Title: The Sound and the Fury
Author: William Faulkner
Number of Pages: 336
Ratings: 3 out of 5 bookmarks
** SPOILERS THROUGHOUT – Its too hard to write about this book without some spoilers. You’ve been warned** The Sound and the Fury is the story of the Compson family, a family of the slowly dying Old South. The story is about a series of events that greatly impact the family, told from the point of view of four very different narrators: Benjy, a mentally and physically retarded man trapped in his own mind; Quentin, a neurotic and self-destructive man with a penchant for self delusion and incest; Jason, a money grubber and misanthrope whos main goal in life is to make all those in his life miserable; a third-person narrator who attempts to provide somewhat of a netural depection of the Compson family. The other main character of the novel, the Compson sister Caddie, is never given her own personal narration section, making her a lovely ambiguous character for the reader. The evens in the novel range from Caddie’s promiscuous ways, eventual pregnancy and running away from home to Caddie’s daughter stealing money from Jason and Quentin’s suicide. The entirety of the novel is told in Faulkner’s signature style, and my feelings towards the book have been mixed from the start.
The writing style, as I’ve mentioned before, caused me quite a few headaches as I was reading the book. The opening section, told from Benjy’s point of view, was particularly difficult. Because of Benjy’s mental illness, he doesn’t understand the difference between past and present. So all of the stories he tells about his family that occur in the past are told as if they are currently happening. To add to that confusion, the scenes we see through Benjy’s eyes are not told linerally – they are told out of order, and only after many careful readings of the section was I able to put all the pieces in to their correct place. Quentin’s section, however, was almost more difficult to read, seeing as how I expected him to be able to narrate much more smoothly. But his constant neroticism kept muddling up his narration, although I found the scene when he and Caddie discuss killing themselves to be absolutely wonderfully crafted. After these two highly difficult sections, it was a relief to get to Jason’s section and the final portion, narrated by an omniscient 3rd person. True, Jasons whining was really extreme, but at least he complained in a normal, easy to understand fashion.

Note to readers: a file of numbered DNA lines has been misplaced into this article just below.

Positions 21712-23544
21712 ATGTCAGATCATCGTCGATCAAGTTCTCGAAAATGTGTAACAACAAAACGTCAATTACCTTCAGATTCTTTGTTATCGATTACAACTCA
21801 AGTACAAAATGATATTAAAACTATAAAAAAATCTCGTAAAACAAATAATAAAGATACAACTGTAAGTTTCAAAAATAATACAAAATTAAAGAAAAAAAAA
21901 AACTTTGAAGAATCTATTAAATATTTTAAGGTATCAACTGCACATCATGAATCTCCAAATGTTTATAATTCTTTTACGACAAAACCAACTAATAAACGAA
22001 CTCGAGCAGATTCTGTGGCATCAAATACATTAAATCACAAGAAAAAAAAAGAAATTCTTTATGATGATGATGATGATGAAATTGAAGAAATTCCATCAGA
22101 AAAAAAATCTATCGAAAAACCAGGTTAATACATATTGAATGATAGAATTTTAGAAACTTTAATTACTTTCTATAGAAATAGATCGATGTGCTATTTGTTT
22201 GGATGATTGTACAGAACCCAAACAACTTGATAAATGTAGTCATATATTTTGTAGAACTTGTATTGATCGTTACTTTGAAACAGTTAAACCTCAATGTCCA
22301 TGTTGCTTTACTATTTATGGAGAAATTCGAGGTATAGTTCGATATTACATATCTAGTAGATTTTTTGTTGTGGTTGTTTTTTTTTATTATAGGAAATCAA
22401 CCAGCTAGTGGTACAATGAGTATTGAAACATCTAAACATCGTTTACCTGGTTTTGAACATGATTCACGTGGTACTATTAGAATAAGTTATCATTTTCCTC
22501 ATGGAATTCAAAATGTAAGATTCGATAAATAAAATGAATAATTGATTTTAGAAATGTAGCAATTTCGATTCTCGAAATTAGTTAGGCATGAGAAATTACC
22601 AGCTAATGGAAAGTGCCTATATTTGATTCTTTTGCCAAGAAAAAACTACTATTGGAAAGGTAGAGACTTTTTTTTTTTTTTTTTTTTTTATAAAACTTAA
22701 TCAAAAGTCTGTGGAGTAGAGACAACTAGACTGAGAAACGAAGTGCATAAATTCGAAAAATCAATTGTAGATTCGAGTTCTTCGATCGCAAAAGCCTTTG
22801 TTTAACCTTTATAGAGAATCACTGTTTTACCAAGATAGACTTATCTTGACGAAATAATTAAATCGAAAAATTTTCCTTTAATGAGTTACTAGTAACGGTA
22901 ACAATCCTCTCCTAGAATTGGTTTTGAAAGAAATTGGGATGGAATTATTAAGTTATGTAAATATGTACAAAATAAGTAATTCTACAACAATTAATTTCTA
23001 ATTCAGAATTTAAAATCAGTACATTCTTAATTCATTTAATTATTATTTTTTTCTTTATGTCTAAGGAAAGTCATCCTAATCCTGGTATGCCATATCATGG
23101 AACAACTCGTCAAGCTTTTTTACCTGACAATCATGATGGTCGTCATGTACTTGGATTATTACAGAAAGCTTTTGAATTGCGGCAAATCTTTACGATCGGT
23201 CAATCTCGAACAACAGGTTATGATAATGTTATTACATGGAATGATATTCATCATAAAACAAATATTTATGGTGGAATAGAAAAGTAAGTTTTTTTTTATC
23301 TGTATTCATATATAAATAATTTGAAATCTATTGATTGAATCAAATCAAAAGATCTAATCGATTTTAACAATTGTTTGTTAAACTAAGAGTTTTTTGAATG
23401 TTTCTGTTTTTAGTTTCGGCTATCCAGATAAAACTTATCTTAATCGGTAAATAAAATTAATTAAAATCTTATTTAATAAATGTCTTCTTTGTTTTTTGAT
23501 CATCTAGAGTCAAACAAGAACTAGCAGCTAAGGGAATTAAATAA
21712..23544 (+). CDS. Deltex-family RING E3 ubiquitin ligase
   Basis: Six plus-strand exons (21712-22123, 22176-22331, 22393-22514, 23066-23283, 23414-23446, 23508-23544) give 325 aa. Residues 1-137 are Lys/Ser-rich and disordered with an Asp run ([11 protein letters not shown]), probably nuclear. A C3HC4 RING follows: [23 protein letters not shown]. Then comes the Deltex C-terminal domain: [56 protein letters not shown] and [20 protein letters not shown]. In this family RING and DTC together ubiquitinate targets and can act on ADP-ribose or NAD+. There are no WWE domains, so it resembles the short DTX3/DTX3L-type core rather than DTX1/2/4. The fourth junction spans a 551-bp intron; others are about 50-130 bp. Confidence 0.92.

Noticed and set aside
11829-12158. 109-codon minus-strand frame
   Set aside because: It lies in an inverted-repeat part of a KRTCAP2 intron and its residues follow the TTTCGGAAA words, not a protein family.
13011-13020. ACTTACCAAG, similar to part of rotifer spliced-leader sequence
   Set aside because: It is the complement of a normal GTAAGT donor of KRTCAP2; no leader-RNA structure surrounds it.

The book is a classic. Almost everyone I’ve talked to has read this book and had some kind of serious reaction to it. Most people have loved it. Some have hated it. But there doesn’t seem to be any middle ground. I’m going to have to say that I’m on the hate it side, just because I found the book too much for me to deal with. It was just too much to wade through. However, I fully recognize the genius behind Faulkner’s writing style, which is why the book got the three out of five that it did. The themes of family and what is insanity and who to trust and what to do when you can’t do anymore – all of those themes permeate the work, and they were definitely worth investigating. I’m glad I read the book. I just don’t think I’ll be reading it again any time soon.
Happy reading! Oh, and for those of you curious about my long absence? Blame an absolutely miserable case of the stomach flu. Literally no moving for days. But I’m back – and back with a vengence!